Hampshire councils explore proposal for new Southampton and Portsmouth green belt

A partnership of 12 Hampshire local authorities is investigating proposals for the establishment of a new green belt in the south of the county around cities and towns including Southampton and Portsmouth.

Southampton: city currently has no green belt in place
Southampton: city currently has no green belt in place

The Partnership for Urban South Hampshire (PUSH) is made up of 12 south Hampshire councils, comprising the unitary authorities of Portsmouth, Southampton and Isle of Wight; Hampshire County Council; and the districts of Eastleigh, East Hampshire, Fareham, Gosport, Havant, Test Valley, New Forest and Winchester.

A meeting of the body’s decision-making joint committee earlier this month heard a presentation from the Campaign to Protect Rural England (CPRE) which backed the case for the creation of a new green belt.

According to CPRE, the new green belt would surround major urban areas in south Hampshire such as Southampton, Portsmouth, Eastleigh and Fareham. There is currently no green belt in the area.

The committee also received a report from PUSH Planning Officer Group chairman, Claire Upton-Brown, which said that new green belt designation would help prevent the "coalescences" of the "separate" south Hampshire settlement.

The report states: "Given the considerable growth that has been delivered across the PUSH area to date and will continue to be delivered, it is critical that the integrity of the highly valued natural environment and the key elements of settlement pattern are maintained. A key part of the current strategy is to ensure that development can be accommodated while preventing the coalescences of the separate communities across the PUSH area." 

But it adds that new green belt can only be created "in exceptional circumstances". 

The report said that, "if there is a desire to agree to the designation of new green belt there would need to be clear justification how the area would meet the criteria for green belt designation, why the current strategy was not delivering its objectives and an understanding of the extent to which there is consensus across the PUSH authorities about the desirability to do this."

The report added: "An important issue to consider, and which should inform the debate about whether we should focus resources on building a case for designating a green belt in south Hampshire, is the extent to which this would be consistent with our messages about wanting to deliver sustainable growth in south Hampshire and the Isle of Wight."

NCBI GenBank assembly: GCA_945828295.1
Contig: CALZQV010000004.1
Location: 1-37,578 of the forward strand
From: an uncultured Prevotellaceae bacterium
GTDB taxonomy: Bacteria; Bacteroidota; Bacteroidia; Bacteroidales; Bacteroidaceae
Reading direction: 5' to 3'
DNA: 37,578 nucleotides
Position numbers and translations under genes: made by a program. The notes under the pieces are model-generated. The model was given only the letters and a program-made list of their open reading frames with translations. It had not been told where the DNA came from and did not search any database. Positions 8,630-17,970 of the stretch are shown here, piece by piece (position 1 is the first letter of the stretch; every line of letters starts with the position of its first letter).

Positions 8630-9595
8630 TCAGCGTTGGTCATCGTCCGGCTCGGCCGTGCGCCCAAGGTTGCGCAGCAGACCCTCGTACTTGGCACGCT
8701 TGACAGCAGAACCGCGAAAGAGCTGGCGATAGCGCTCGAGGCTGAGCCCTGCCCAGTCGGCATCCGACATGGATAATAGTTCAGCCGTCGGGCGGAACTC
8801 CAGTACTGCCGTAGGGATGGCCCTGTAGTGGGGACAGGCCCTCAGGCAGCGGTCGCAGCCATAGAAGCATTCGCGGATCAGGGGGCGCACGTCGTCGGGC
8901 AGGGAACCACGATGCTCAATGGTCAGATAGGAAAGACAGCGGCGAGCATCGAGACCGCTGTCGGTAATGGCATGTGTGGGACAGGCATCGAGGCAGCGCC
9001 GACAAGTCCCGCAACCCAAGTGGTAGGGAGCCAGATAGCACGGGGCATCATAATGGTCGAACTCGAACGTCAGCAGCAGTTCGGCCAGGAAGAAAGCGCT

"Whilst this narrative could be developed it would be interesting whether that would be the message received by central government who may take an alternative view that we are 'anti-growth' in south Hampshire and the Isle of Wight", the report warned.

However, the joint committee voted to task the PUSH Planning Officer Group with producing a full report on the issue "to advise whether there is any justification for considering a green belt across the PUSH area".

PUSH said the aim is to bring a report back to the joint committee at the next meeting on 15 October.

PUSH chairman and leader of Fareham Borough Council, councillor Seán Woodward, said: "I am delighted to receive the support from CPRE for the initiative of creating a green belt in South Hampshire.

"When we were discussing devolution proposals in Hampshire four years ago, I put forward the idea that we should be able to designate green belt as it is only fair that if residents are expected to accept extra housing then we should also be able to offer sufficient supporting infrastructure - green infrastructure as well as roads, schools and community facilities. Planning officers are investigating the feasibility and will report back to PUSH in due course."

CPRE Hampshire chief executive Charlee Bennett, said: "We are absolutely thrilled to have had such a positive response. The adoption of a south Hampshire green belt would maintain the integrity of the cities, prevent urban sprawl and safeguard the beautiful countryside which we consistently hear is so important to communities."

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